Tree pruning -- Resolving Power of Instruments Used
H. M. Hubey (firstname.lastname@example.org)
24 Sep 1995 01:43:44 -0400
I had briefly mentioned this earlier. Here are some lines from
From Science News, September 2, 1995
PRUNING THE FAMILY TREE
A controversial study sends many hominid species packing.
by Bruce Bower
Hominids evolved gradually from one species to another, these
researchers propose. Dispersed groups of each human ancestor interbred
from time to time, adding layers of anatomical variety to a common
biological theme. Fossil investigators often see two or more species
where only one existed, they say, because they tot up minor skeletal
differences that arose in biologically unitary hominids.
"I know it sounds outrageous, but we have good evidence that there was
no more than one species at any one time in the hominid family -- from
a hypotethical ancestral ape to modern humans," contends Maciej
Henneberg, an anatomist and paleontologist at the University of the
Witwatersrand Medical School in Johannesberg. "Multiregional evolution
goes back to the beginnings of the hominid lineage."
Henneberg and J. Francis Thackeray of the Transvaal Museum in Pretoria
present their findings in the current Evolutionary Theory (vol.16, no.1)
Henneberg and Thackeray maintain that proposed hominid species living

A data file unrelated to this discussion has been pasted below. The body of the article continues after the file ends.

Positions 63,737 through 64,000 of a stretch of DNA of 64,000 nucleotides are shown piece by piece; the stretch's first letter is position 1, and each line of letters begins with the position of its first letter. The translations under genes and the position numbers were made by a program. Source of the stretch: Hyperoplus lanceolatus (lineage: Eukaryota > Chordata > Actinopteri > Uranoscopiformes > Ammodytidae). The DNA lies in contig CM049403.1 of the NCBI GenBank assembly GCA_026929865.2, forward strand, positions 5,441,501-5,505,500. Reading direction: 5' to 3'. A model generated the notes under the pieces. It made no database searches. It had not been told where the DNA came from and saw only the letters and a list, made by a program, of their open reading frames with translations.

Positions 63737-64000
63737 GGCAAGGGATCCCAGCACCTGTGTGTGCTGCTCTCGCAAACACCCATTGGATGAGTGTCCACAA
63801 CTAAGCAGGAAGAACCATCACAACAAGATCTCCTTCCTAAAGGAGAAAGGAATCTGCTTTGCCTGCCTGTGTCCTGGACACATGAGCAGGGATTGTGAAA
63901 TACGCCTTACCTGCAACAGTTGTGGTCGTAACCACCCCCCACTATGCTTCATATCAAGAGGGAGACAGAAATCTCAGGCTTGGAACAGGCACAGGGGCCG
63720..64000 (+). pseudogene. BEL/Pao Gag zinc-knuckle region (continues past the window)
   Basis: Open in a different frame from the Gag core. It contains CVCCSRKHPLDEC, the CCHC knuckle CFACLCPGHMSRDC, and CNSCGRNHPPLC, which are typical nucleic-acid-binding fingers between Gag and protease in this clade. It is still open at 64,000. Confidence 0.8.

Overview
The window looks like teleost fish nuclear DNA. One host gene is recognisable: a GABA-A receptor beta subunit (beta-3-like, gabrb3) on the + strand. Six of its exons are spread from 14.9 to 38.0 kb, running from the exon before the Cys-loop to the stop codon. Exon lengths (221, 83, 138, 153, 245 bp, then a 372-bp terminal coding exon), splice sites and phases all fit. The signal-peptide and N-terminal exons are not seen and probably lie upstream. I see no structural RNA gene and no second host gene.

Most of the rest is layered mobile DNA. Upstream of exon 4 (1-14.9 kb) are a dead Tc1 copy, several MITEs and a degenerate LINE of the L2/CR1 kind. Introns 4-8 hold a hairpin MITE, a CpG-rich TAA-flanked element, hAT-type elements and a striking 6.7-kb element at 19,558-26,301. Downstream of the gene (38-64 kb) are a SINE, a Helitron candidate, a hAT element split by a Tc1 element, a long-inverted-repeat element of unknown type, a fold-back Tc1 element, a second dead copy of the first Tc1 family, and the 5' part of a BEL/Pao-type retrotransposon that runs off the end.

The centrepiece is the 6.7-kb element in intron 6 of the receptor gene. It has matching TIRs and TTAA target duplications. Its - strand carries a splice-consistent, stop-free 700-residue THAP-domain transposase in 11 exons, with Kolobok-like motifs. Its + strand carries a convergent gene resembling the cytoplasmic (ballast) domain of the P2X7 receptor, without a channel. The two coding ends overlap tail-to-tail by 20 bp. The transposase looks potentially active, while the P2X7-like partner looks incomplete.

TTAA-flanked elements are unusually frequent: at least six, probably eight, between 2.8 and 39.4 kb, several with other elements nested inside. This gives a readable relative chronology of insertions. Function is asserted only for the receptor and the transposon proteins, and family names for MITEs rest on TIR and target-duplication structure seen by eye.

at roughly the same times displayed no more anatomical variation than
our current species, Homo Sapiens, in two crucial measurements --
cranial capacity (and indirect marker of brain size) and body size.
To better understand the cranial variation in a sample of three ancient
hominid skulls, the researchers randomly selected samples of three
skulls from a worldwide collection of 10,000 modern H. Sapiens skeletons.
They repeated this sampling 1,000 times and calculated an acceptable
range of variation. Henneberg and Thackeray then repeated this
statistical exercise for sample sizes of 4 to 19 skulls.
They found, for example, that the extent of cranial variation in
modern human samples met or exceeded the corresponding variation
in 10 Australopethicus africanus skulls, 12 skulls from both
A. africanus, and A. afarensis, 13 skulls from early Homo and the
robust australopethicines (considered a separate hominid genus by
some scientists), 19 australopethicines from several commonly
accepted species, 18 H. erectus skulls from Africa and Asia, and
10 Homo specimens from various regions dated at 1 million to 500,000
Any of these samples could therefore have come from a single species
composed of separate populations bearing distinctive features, as
occurs in modern humans, Henneberg maintains.
The range of body heights and weights in different sets of hominids
that lived at about the same time also falls within the spread of
modern humans, the South African researchers hold. Even fossils
grouped by their ages rather than their species designations -- such
as those from 4.5 million to 3.1 million years old or from 1.75 to
1.25 million years old -- differ no more in extent of thier body
sizes than do modern humans.
The findings indicate that species have emerged over long periods in a
single hominid lineage, according to Henneberg.
Conclusions such as that of the South African scientists undermine
arguments that some hominids, such as Asian H. erectus and Neandertals
did not contribute to human evolution, according to Thorne. Instead
anatomically distinct races capable of interbreeding have evolved
over at least the past 2 million years, in his view.